Effects of rainfall, recruitment, and the operation of the Cedar Bayou electric generating station (Baytown, Texas) on the dynamics of fish and macrocrustacean communities in the brackish intake and discharge waters.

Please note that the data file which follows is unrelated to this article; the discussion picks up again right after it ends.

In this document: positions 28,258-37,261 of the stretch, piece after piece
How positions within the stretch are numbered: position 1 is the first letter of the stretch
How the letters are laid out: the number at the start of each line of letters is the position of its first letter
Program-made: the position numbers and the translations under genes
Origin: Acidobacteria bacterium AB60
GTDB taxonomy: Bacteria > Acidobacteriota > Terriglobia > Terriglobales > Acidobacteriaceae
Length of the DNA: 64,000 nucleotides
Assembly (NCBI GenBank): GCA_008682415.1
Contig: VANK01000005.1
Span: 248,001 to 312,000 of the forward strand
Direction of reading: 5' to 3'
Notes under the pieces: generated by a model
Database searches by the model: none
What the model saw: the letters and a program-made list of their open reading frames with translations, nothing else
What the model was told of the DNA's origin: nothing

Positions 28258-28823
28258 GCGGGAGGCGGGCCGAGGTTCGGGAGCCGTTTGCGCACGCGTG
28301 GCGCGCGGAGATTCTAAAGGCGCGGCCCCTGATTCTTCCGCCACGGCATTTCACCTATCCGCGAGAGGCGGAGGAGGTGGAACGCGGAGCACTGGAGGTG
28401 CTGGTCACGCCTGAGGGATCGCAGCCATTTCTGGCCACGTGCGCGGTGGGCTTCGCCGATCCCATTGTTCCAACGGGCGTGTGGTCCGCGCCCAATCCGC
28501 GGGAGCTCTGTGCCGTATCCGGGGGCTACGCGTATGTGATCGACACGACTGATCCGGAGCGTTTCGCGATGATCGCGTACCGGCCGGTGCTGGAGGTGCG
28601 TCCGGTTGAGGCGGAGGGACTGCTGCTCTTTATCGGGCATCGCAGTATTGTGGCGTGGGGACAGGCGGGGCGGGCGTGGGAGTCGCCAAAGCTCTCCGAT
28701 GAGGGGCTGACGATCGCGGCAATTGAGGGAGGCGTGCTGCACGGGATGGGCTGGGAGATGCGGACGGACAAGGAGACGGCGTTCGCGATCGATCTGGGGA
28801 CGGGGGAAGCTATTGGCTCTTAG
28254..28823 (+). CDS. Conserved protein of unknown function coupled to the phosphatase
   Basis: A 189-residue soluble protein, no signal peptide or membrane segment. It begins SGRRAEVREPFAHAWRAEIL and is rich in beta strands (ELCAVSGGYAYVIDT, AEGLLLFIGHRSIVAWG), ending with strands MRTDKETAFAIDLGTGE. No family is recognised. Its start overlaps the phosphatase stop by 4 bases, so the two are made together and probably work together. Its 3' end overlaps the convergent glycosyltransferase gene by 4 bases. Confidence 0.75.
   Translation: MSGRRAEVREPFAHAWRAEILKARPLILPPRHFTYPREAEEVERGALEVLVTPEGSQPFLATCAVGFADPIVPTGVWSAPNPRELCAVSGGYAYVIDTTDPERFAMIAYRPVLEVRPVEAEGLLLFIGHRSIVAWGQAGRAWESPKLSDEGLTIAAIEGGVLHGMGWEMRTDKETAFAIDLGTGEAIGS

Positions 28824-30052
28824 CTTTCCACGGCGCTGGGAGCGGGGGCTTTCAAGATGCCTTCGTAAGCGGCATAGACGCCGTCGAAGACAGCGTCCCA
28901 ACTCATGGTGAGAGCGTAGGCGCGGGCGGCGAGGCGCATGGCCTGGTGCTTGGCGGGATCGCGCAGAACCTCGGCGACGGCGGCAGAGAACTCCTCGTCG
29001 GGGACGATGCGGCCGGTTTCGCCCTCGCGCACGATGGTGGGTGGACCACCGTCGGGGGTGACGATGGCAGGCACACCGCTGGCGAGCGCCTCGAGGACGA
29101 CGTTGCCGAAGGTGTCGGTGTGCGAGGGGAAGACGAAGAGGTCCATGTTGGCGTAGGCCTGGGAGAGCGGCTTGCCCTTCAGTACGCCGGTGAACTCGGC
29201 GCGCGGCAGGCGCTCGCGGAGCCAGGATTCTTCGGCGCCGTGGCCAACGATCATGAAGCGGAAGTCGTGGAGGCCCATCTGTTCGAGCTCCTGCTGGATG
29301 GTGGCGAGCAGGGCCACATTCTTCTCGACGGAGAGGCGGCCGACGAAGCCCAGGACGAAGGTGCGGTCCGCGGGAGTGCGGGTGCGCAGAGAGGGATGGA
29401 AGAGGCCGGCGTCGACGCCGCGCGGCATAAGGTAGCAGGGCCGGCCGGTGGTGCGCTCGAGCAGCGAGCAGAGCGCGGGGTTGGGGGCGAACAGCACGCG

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The impact of the Cedar Bayou Electric Generating Station upon fishes and macrocrustaceans in the intake area, discharge canal, and cooling lake during 1972-1979 was evaluated. Data used to determine relative abundance, biomass, distribution, species composition, and diversity were collected during 1977-1978 by monthly trawling, trammel-netting, and seining. These data were pooled with data from other similar studies between 1972 and 1979 to evaluate the long-term effects of the power plant. In addition, the simultaneous effects of rainfall, recruitment, and species interaction were assessed. Great year-to-year variation occurred in apparent abundance of dominant species. Variation was correlated with rainfall, conductivity, discharge- canal temperaure, difference in discharge-canal and intake area temperatures (T), recruitment, fish kills, competition, and predation. Moreover, most species or species group were seasonal in occurrence. A trend toward increased abundance of blue crabs, white shrimp, and brown shrimp in the intake area was attributed to reverse flow of Cedar Bayou caused by the power plant and consequent improvement in habitat. Number of fish species seemed to increase in the intake area with time, and Shannon-Weiner diversity, richness, and evenness seemed directly related to conductivity. Richness was related also to season.